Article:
I have a Samsung SSD 850 with an HDD password set. It seems from articles such as this and this that the data is fully encrypted, and requires the password to view. Is there any requirement or advantage to having Bitlocker as well?


2 Answers 2


There's no practical way to inspect the Samsung disk's implementation of AES-256. The same is true of the Bitlocker algorithm, but the software implementation has a few advantages:

  • Microsoft can issue patches if vulnerabilities are discovered
  • Runtime entropy sources are more varied than whatever entropy source is used to encrypt the Samsung disk (remember that these disks ship encrypted, the password merely scrambling the keys. If you can find information about how the disk is initialized and entropy is generated, I would love to hear it.)
  • In software you can inspect the raw disk image to ensure the content is being encrypted.

There was a similar question on this a few years ago:

Is hardware based disk encryption more secure that software based?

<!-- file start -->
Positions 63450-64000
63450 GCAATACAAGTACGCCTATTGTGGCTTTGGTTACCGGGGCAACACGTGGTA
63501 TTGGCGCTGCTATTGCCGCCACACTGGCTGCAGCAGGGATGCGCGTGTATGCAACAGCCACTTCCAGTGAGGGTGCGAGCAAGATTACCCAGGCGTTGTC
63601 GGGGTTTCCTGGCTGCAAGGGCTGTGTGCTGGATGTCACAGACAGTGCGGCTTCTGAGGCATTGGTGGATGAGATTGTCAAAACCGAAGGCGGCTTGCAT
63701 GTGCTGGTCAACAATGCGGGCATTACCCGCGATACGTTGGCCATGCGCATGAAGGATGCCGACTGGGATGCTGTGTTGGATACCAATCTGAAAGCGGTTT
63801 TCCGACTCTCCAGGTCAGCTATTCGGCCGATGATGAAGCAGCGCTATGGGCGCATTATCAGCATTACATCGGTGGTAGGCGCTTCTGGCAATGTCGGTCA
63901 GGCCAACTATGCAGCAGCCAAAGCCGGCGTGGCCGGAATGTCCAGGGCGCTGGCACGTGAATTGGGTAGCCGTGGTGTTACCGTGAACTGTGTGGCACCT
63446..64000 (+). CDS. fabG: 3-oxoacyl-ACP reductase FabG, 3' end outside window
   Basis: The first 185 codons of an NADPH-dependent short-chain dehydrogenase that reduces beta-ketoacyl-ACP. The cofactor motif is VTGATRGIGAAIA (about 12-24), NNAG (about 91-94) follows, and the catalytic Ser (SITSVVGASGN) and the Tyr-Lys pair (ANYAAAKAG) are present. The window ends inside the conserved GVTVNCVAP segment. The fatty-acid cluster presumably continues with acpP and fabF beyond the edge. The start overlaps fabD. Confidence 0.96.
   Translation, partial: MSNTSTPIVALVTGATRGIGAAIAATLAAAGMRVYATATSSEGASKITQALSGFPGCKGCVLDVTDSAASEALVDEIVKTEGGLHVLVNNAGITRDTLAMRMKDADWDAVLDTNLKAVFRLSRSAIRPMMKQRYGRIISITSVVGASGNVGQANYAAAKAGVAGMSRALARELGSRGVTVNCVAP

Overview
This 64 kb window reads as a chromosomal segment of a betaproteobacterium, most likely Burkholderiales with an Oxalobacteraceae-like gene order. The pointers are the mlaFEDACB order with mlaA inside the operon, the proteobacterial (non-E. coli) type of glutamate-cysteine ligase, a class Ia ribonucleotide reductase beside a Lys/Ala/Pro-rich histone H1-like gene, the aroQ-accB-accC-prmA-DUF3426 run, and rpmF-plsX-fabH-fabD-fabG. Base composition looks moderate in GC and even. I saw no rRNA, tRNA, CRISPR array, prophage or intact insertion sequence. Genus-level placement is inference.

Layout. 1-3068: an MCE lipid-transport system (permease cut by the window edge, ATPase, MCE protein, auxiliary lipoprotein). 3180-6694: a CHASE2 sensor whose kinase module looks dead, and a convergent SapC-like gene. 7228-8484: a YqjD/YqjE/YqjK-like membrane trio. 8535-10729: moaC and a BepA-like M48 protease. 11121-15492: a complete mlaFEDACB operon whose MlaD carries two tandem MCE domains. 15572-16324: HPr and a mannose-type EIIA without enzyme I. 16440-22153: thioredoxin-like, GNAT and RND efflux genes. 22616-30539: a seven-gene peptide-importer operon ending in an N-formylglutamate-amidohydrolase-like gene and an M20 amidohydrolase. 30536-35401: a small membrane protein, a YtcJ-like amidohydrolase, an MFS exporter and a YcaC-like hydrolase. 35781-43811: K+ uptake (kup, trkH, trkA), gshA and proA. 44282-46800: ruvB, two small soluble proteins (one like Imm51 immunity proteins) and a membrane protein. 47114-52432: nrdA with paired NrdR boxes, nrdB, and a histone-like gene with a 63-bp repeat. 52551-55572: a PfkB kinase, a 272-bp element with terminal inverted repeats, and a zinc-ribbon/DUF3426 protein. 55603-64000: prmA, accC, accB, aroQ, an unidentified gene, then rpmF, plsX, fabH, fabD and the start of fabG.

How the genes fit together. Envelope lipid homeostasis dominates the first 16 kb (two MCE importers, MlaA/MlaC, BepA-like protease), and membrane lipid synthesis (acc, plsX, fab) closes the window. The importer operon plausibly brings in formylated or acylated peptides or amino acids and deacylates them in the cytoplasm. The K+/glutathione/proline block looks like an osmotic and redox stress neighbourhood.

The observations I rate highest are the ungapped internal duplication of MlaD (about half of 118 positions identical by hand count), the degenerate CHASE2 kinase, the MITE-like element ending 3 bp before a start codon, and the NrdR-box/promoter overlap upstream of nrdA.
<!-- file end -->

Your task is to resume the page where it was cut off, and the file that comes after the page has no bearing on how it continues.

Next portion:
This said, I actively use this kind of disk-level encryption, but I'm only considering a threat model where a break-in to my apartment causes somebody to snag my hardware... no state secrets here.


There's no particular need to do so. Looking at your model's specifications, it uses AES-256 bit encryption, which is considered unbreakable. The entire world's computing power could not solve a single key in this lifetime, and even with Moore's law, it is unreasonable to assume that we'll get to that level of computing power within this lifetime, much less the expected life expectancy of the hardware. Adding both hardware- and software-based encryption would make it "more impossible" than either solution alone, however, it's already considered impossible to break either encryption, and you can't really get "more impossible" than "impossible." All you're really going to do is slow down your device's maximum throughput since the data has to be encrypted or decrypted twice in order to be read from or written to.

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